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This page pertains to UD version 2.

PRON: pronoun

Traditional grammars of Slavic languages do not distinguish pronouns from pro-adjectives (determiners, sla-pos/DET), hence it is important to define a consistent borderline here. (Some authors, e.g. Sussex and Cubberley (2006) do use the term determiner in Slavic languages but they rely on common understanding without precisely delimiting them.)

In order to provide the broader picture, we describe both pronouns and determiners here; the page sla-pos/DET is empty.

Personal pronouns

Non-possessive personal pronouns are tagged PRON PronType=Prs (see also the sla-feat/PronType feature). Third-person pronouns are formed as inflections on one stem and should have one lemma, the masculine singular nominative form. (In fact there are two stems: one for the nominative and the other for the remaining cases. But the point is that the stems do not change with gender or number.) The first and second person pronouns are formed from different stems in singular and plural. However, to be consistent, the singular nominative form should be used as lemma for both (all) numbers in the given person. Thus in [cs], the lemma of my is and the lemma of vy is ty. Reflexive pronouns have their own lemma (one lemma for both clitic and non-clitic forms). Since they lack the nominative form, the lemma should be the clitic accusative form, which is arguably the most frequent one.

List of nominative forms of personal pronouns (accusative for reflexives) in various languages:


The words that are traditionally called possessive pronouns are in fact possessive determiners and should be tagged DET Poss=Yes | PronType=Prs. First and second person possessives, and the reflexive possessive, function like adjectives. They precede the modified (possessed) noun and concord with it in gender, number and case. In the South Slavic languages the same can be said also about third person possessives. In the north, third person possessives evolved from (or are still identical to) the genitive form of the personal pronoun, and they do not inflect. However, they are traditionally distinguished from the personal pronoun, they are placed before the possessed noun (unlike nominal genitive modifiers), and for consistency we tag them DET as well. Similar to adjectives, one lemma covers all inflections for gender, number and case, governed by the modified noun. Inherent gender, number and person of the possessor do not play a role, i.e. můj “my” and náš “our” are two distinct lemmas.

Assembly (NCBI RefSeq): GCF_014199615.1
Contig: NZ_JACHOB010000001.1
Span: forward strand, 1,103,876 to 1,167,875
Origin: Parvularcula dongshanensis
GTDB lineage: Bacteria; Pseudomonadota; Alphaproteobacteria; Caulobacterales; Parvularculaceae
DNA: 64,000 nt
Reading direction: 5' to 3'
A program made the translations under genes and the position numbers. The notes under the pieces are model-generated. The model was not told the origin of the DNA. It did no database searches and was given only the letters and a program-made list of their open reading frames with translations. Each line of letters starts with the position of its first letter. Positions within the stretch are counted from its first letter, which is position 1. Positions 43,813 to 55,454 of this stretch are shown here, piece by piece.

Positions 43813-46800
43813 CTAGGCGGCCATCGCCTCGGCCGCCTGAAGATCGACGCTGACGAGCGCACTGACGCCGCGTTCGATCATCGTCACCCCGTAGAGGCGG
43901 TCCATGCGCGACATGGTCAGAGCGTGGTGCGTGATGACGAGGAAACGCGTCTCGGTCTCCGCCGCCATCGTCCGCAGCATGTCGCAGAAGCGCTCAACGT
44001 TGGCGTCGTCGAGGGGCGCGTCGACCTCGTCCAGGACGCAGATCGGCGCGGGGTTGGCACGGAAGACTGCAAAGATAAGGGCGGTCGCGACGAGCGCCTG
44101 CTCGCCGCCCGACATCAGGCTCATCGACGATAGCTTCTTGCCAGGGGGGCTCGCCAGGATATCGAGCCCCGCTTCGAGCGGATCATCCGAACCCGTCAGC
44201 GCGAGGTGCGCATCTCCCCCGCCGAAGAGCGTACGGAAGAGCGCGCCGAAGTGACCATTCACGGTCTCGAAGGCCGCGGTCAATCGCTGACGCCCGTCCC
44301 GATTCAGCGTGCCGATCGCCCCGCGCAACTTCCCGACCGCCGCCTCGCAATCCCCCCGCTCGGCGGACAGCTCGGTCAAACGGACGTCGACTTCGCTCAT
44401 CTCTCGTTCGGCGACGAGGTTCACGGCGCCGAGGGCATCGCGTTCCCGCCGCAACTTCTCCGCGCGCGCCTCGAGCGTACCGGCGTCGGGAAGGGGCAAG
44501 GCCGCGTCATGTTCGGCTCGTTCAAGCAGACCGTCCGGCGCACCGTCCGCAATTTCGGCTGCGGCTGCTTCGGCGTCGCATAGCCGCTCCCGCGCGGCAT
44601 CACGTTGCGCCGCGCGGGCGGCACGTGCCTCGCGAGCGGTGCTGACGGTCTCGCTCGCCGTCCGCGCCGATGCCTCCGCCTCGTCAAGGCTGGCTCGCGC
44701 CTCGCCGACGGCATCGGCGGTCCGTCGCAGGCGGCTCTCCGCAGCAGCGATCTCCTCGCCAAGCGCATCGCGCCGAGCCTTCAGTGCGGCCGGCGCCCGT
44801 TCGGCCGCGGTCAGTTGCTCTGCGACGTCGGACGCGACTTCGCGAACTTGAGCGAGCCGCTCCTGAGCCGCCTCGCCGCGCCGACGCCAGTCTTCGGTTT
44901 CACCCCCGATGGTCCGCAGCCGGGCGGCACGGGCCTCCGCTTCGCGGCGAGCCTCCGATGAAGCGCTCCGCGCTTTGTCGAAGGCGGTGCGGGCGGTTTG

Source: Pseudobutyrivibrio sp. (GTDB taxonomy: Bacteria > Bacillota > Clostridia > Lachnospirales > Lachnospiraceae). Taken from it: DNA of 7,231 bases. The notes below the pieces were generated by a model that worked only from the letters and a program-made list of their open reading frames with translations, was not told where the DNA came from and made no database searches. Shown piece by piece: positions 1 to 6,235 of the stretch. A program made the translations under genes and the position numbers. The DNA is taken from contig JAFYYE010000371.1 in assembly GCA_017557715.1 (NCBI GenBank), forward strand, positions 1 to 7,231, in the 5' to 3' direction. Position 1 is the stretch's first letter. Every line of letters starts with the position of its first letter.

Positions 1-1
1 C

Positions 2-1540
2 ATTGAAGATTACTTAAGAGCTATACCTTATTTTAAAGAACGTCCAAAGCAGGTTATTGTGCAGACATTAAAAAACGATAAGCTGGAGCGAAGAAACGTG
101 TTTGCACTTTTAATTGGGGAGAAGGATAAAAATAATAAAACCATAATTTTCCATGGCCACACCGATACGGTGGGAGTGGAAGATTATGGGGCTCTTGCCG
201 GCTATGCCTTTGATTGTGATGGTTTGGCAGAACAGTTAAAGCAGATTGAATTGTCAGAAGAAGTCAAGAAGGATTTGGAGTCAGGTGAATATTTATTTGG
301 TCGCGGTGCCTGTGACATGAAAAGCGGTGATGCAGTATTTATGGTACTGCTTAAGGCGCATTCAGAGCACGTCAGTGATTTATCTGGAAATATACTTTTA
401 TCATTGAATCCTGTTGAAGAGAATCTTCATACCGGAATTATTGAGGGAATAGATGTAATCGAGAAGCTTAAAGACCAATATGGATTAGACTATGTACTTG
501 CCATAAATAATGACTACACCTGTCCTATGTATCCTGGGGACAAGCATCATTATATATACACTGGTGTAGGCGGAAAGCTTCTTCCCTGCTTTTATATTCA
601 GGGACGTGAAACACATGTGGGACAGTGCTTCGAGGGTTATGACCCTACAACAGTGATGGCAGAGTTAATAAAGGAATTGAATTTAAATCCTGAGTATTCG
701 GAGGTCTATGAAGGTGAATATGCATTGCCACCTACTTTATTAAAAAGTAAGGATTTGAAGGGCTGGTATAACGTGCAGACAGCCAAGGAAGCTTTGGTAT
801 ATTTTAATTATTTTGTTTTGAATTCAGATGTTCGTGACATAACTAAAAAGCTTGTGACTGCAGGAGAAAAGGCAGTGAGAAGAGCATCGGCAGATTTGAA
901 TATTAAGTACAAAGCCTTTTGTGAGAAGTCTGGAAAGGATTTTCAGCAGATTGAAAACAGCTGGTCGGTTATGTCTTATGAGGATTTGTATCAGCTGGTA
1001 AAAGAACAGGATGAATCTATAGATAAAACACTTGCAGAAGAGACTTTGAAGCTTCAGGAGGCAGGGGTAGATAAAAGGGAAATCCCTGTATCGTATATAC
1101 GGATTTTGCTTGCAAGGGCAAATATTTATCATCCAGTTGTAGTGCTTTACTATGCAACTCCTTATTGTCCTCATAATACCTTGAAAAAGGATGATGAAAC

All demonstrative “pronouns” inflect for gender and can modify nouns, which places them in the DET category. If the noun phrase is missing, it can be explained by ellipsis, at least for the masculine and feminine forms. Certain neuter singular forms ([cs] to, toto, tohle, tamto) are also frequently used to refer to unspecified or general entities, that is, they are used in these situations more like pronouns than like determiners.

There are two possible solutions:

  1. Tag all demonstratives DET PronType=Dem. The lemma is always masculine singular nominative.
  2. As 1., with the exception that selected neuter singular forms are ambiguous and may also appear as PRON PronType=Dem. Then the lemma is neuter singular nominative. Disambiguation has to be done by context: if it pre-modifies a noun phrase and concords with it in gender, number and case, it is determiner; otherwise it is pronoun.

Pronouns derived from “who, what”

These are always PRON and never DET. They fall into various pronominal types: interrogatives, relatives (“who, what”), indefinites (“somebody, something, anybody, anything”) and negatives (“nobody, nothing”). They inflect for case but not for gender and number; “who” functions as singular masculine, “what” as singular neuter.

Note: Bulgarian is exception. Instead of the kt/čt roots found in the other languages, Bulgarian uses кой / koj, which inflects for gender and number like adjectives, and while it predominantly occurs in pronoun position, it can be used as determiner too: Кой текст четете? / Koj tekst četete? “What text are you reading?” The substantive root survives in Bulgarian нещо / nešto “something” and нищо / ništo “nothing”; even relative що / što “what” exists but it is very rare.

Determiners derived from “which, whose”, total and other determiners

In some Slavic languages there are two interrogative pronouns/determiners corresponding to [en] “which”: one that represents a selection, “which one” ([cs] který); and one that queries a quality, “what kind of” ([cs] jaký). Both can be used as relative pronouns/determiners, too. Their inflection is fully adjectival, therefore they should be tagged DET, despite the fact that when they are used as relative determiners, the modified noun is not there and its absence cannot be explained by ellipsis (but it is the noun modified by the entire relative clause).

Bulgarian кой / koj etymologically corresponds to the “what kind of” determiner in other languages. As noted above, it can be used as a determiner but it is much more likely to replace a noun phrase, i.e. to be used as a pronoun. It seems to be a good candidate to allow both tags and disambiguate by context.

In addition, there is a possessive interrogative determiner corresponding to [en] “whose” ([cs] čí).

There are also derived indefinite and negative determiners, using the same affixes as with “who, what”; only the negative determiner “no” corresponding to “which” contains a different stem ([cs] žádný).

We also include the total determiner “every” ([cs] každý) here, although it is quite frequently used without the modified noun, with the meaning “everybody, everyone”; the decisive factor here is its undoubtedly adjectival inflection. In contrast, we do not include the total pronoun “all / everything” ([cs] všichni / všechno), see below.

Note: In [sl], the pronoun kar corresponds to [cs] který. Its inflection is not adjectival (the treebank contains only four forms: kar (Nom, Acc), česar (Gen), čemer (Loc) and čimer (Ins)), hence it is pronoun and not determiner.